Doing photography inside popular canyons with hundreds of visitors is not easy task. Add to this the water droplets in the air and the slippery rocks and one can be faced with a stressful situation; Michael Breitung has the story
Some weeks ago, some friends and I made a photographic trip to the Karwendel region of the German Alps. Our hopes were high of seeing some magical light for our sunrise and sunset shoots. During the previous weeks there had been a lot of rain but, finally, the weather was clearing up.
And it did so, but too fast. As so often, when shooting in the mountains, the clouds of the day vanished as soon as we headed out to shoot the sunset. There was no magic light on day one; it was the same on the following morning; and the next evening found us shooting in the wrong direction. There were plenty of clouds but they just would not light up. So, all in all we did not get the photographs we had planned; instead, some quite unexpected opportunities arose.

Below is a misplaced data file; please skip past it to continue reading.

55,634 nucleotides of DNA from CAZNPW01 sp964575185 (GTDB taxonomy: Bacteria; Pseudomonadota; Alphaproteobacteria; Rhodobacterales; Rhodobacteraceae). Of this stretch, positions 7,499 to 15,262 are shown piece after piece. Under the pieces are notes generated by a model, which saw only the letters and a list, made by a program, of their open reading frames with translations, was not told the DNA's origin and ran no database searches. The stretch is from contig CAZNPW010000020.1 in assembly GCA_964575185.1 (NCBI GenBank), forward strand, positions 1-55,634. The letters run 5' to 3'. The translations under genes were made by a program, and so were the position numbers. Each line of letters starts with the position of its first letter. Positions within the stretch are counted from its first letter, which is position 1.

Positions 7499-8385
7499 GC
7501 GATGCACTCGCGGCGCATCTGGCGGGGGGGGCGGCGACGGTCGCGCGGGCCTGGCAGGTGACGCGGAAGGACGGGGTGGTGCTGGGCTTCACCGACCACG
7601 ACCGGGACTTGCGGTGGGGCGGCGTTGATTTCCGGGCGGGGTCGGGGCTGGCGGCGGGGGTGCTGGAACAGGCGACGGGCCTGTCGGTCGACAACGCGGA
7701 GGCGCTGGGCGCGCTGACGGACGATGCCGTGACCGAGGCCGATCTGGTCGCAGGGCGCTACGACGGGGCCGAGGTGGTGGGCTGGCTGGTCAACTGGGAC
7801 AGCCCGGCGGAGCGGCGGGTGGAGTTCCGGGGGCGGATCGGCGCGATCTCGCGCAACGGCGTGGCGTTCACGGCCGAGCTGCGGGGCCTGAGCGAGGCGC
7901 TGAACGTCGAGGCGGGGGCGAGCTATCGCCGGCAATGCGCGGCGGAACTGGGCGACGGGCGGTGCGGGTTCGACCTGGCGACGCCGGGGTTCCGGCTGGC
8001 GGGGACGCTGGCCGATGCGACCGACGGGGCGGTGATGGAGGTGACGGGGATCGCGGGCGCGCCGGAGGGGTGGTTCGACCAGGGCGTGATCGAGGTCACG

The rain of the past weeks caused the rivers to swell with water and there happened to be many waterfalls in the area, which we began to explore during the day. Even the harsh sunlight seemed to favour the cascades we visited. Normally I prefer to shoot waterfalls under…